As I said, this will be a stretch for us. We all get attached to our habits, patterns and routines. That’s perfectly normal, provided we understand that these habits, patterns and routines are not themselves essential. What is essential about communion remains unchanged. Today we will revisit the holy centre of our Christian faith. We will consider the Body of Jesus Christ upon the cross. We will consider one another. And we will give thanks for so great a salvation – let’s begin to do that now.
Brother __________ will you come forward now, and give thanks for the Body of Christ?
(2) Prayer for the Bread
One of the elders will pray for the bread making particular reference to the obedient life of Christ, as well as his death on the cross, on our behalf.
(3) Distribution of the Bread
The pastor will rise and take the plate of bread from the table and hand it to the elders who will come forward from their seats with their families and line up along the front for reception and distribution. The elders will individually deliver the elements in a “two cup stack” to each individual.
(4) Words of Institution
When all have been served and the elders have returned to their seats (their wives having taken a stack for them and the pastor having been served by the last elder returning the last tray) the pastor shall say:
The Lord Jesus, on the night he was betrayed, took a loaf of bread and when he had given thanks, he broke it, saying, “This is my body that is given for you. Do this in remembrance of me”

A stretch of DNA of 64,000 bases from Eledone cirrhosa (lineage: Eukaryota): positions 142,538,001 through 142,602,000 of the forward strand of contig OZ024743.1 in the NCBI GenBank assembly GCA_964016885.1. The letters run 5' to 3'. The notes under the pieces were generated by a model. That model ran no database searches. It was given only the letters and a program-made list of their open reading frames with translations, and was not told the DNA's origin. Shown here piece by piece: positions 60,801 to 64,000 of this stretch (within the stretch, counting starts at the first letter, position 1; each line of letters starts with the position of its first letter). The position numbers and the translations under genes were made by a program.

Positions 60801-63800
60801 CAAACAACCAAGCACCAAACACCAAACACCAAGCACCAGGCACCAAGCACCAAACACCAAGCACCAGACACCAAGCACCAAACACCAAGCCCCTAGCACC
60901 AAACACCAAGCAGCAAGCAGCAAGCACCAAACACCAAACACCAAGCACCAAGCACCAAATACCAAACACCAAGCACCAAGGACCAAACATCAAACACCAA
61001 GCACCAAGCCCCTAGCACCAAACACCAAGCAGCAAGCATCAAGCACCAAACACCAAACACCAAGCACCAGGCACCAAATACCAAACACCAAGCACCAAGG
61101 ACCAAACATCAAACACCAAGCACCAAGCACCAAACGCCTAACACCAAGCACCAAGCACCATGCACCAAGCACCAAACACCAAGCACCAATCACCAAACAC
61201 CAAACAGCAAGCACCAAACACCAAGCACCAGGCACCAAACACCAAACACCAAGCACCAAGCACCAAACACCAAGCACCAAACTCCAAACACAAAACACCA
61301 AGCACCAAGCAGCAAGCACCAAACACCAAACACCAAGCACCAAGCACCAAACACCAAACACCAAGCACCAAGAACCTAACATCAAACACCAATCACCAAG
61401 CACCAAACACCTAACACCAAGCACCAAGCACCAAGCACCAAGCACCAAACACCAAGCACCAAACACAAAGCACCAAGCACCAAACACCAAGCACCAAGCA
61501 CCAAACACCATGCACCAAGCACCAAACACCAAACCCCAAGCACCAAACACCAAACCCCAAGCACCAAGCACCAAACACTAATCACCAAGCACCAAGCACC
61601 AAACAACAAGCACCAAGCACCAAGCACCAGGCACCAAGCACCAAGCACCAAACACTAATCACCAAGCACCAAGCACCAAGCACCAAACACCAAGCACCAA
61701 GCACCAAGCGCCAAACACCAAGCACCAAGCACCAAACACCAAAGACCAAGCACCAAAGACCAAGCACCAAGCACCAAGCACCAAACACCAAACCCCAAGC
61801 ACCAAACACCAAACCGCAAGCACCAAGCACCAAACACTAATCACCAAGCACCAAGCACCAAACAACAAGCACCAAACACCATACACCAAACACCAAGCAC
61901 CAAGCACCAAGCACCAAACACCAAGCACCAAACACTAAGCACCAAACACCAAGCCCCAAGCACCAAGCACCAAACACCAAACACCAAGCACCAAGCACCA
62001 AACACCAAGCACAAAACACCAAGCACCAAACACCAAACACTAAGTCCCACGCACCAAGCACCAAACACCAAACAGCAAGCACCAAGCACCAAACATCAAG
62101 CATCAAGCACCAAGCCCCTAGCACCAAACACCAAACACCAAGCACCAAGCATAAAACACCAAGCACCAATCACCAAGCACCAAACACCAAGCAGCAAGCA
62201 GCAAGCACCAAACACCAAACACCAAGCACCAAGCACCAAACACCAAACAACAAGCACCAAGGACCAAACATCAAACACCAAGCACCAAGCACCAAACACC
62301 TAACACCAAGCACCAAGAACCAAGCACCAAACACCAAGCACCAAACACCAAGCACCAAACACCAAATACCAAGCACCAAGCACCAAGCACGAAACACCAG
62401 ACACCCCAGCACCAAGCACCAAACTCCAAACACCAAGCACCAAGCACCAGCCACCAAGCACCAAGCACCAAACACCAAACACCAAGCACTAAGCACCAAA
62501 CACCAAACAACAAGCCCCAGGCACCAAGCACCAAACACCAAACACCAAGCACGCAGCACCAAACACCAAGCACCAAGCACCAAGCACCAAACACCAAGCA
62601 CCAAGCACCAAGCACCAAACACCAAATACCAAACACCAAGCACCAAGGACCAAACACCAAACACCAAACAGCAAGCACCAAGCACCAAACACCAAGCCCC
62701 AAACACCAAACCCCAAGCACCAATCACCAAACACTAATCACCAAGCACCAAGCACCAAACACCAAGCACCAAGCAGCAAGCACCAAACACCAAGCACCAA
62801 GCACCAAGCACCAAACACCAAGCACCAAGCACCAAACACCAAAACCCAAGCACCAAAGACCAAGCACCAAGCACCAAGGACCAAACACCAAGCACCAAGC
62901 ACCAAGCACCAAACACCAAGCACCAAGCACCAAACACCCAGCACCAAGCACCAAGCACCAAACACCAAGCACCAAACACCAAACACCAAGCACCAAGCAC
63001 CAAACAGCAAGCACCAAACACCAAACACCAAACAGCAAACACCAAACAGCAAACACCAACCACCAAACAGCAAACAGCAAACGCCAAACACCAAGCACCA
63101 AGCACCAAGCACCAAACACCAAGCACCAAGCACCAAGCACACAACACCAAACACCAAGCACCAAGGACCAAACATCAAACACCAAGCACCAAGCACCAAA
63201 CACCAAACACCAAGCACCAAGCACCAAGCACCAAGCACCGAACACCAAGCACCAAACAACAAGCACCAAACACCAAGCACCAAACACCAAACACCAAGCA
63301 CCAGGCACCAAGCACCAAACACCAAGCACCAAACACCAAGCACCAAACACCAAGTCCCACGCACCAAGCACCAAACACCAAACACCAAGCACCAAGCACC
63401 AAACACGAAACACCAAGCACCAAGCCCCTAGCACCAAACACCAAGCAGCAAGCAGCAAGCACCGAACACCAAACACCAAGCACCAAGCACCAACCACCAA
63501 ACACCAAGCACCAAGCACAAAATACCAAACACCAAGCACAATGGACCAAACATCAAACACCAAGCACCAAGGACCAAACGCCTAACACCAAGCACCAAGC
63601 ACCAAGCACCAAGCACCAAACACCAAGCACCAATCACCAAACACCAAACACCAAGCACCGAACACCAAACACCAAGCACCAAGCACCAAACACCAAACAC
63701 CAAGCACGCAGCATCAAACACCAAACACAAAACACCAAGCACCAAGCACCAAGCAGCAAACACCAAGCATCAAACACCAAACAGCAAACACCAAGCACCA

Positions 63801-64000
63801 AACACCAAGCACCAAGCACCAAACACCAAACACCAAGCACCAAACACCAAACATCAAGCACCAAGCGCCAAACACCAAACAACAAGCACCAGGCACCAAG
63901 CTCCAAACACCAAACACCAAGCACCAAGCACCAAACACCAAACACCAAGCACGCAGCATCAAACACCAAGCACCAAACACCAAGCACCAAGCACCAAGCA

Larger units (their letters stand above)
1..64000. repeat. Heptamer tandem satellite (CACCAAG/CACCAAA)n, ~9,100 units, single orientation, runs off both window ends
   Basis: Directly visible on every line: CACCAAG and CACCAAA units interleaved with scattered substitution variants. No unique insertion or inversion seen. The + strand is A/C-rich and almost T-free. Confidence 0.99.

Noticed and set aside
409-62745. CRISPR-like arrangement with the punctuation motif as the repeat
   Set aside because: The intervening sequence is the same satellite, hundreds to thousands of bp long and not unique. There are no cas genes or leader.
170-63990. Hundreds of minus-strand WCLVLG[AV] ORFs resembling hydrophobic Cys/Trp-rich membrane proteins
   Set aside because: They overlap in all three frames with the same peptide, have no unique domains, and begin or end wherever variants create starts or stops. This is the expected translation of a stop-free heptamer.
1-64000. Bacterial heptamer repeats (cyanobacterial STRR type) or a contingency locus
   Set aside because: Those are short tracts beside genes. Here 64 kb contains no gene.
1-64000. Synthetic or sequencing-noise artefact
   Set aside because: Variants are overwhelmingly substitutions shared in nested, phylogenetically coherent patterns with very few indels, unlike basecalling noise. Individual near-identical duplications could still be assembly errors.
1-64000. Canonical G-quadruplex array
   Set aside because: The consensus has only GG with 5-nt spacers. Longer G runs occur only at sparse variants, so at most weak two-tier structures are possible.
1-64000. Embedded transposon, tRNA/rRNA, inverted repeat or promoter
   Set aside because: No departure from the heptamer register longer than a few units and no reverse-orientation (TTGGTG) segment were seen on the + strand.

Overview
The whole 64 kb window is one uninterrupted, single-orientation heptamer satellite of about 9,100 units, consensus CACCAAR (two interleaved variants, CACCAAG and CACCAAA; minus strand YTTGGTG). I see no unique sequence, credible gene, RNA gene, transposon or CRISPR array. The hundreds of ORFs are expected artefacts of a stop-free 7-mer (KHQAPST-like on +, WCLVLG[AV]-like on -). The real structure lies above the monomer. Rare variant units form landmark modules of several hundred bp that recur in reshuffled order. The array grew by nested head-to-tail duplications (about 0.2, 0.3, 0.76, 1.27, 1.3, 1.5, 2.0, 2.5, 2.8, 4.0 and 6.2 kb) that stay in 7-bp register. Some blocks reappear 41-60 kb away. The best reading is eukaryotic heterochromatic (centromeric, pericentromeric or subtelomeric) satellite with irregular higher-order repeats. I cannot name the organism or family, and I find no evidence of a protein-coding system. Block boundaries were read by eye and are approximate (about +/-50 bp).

The pastor shall then eat of the bread and indicate for the congregation to do the same.
The pastor shall then continue, or if sharing officiation, shall sit and leave room for the other officiating pastor to stand.
(5) Introduction to the Cup
After a suitable pause the pastor shall say:
In like manner also (or in the same way also) he took the cup after supper saying, “‘This cup is the new covenant in my blood. Do this, as often as you drink it, in remembrance of me.’ For as often as you eat this bread and drink this cup, you proclaim the Lord’s death until he comes.”
Let us give thanks then, for the cup of Christ.
(6) Prayer for the Cup
One of the elders will pray for the cup making particular reference to the death of Christ on our behalf.
(Normally we would distribute the cup here, but that will have already been done)
(7) Words of Institution
After the elder who has prayed for the cup has returned to his seat, the pastor shall stand and say:
Jesus said, “This is my blood of the covenant, which is poured out for many for the forgiveness of sins.” Drink this is remembrance that Christ’s blood was shed for you and be thankful.
The pastor shall then drink of the cup and indicate for the congregation to do the same.
At this time a suitable pause should be left, after which the pastor may lead in benediction or the worship leader may lead in a closing song or, if appropriate, the speaking of the Apostles’ Creed.
Please feel free to modify or distribute this resource within your own congregation. I am praying for you as you navigate these waters and thankful for the collective wisdom of the Body of Christ, much of which lies behind our own thinking and deliberation on these matters.
May God Alone Be Glorified,
Pastor Paul Carter
To read an article reviewing what communion is and how 4 pastors from different theological traditions processed their decisions on communion during the height of the COVID19 pandemic, see here.
To listen to the most recent episodes of Pastor Paul’s Into The Word devotional podcast on the TGC Canada website see here. You can also find it on iTunes. To access the entire library of available episodes see here.